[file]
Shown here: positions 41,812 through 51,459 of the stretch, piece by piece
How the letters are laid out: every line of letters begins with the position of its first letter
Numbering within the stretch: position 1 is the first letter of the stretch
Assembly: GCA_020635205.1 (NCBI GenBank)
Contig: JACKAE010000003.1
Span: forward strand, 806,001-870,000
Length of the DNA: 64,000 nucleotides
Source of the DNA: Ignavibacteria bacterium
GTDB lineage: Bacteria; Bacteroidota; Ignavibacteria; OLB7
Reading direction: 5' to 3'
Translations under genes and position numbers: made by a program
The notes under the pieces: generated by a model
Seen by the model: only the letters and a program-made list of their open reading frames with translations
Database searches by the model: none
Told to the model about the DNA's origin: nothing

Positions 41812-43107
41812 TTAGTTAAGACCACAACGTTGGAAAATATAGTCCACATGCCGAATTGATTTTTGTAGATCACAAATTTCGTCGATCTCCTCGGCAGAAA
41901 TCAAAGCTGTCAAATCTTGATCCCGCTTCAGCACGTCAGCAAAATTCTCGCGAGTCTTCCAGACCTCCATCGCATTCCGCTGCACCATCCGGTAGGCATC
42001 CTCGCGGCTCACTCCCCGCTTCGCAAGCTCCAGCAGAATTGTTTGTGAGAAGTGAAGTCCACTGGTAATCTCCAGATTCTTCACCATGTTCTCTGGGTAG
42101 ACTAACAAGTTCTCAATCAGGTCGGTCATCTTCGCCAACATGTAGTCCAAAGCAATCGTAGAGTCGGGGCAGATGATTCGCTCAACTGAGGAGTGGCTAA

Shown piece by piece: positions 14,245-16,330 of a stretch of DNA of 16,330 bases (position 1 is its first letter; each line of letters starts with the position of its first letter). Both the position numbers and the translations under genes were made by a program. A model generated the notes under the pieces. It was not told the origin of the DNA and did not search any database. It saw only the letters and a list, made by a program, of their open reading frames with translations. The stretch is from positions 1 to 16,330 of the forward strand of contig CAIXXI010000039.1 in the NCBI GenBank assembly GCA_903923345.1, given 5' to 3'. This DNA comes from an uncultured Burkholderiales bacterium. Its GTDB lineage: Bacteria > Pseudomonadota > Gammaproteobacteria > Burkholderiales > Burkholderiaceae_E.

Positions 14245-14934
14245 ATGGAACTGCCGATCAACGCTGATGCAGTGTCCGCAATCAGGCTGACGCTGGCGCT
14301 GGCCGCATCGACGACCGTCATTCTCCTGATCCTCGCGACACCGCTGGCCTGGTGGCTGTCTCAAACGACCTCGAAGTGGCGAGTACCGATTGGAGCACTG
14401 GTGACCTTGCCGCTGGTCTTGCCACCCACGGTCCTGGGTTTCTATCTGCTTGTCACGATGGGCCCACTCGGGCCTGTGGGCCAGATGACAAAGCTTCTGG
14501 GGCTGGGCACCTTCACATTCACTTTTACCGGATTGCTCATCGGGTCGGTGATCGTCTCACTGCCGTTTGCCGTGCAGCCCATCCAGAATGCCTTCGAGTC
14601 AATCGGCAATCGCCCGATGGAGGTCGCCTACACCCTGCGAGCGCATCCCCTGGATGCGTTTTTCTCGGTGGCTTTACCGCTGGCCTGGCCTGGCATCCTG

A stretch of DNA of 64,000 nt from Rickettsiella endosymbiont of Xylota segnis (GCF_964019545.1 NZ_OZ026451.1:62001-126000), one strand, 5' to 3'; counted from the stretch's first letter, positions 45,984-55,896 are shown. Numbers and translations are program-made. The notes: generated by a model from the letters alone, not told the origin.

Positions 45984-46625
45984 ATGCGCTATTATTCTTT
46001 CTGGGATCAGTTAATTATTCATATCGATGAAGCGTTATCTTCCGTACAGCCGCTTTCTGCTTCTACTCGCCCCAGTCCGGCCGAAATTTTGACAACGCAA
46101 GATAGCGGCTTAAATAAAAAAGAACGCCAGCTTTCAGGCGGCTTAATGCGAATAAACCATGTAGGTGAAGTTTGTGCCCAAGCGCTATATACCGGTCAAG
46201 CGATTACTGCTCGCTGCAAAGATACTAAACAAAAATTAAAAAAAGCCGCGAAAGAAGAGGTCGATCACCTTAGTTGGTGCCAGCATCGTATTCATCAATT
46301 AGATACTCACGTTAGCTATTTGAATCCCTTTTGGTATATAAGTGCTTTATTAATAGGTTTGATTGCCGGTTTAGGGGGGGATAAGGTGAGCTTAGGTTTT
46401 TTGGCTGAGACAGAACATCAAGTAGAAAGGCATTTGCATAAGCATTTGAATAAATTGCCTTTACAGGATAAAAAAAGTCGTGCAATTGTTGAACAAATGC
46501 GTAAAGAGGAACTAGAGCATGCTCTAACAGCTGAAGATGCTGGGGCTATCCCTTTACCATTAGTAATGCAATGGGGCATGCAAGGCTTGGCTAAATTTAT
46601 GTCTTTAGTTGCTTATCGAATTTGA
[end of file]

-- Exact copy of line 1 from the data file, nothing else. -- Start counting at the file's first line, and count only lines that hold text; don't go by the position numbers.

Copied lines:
Shown here: positions 41,812 through 51,459 of the stretch, piece by piece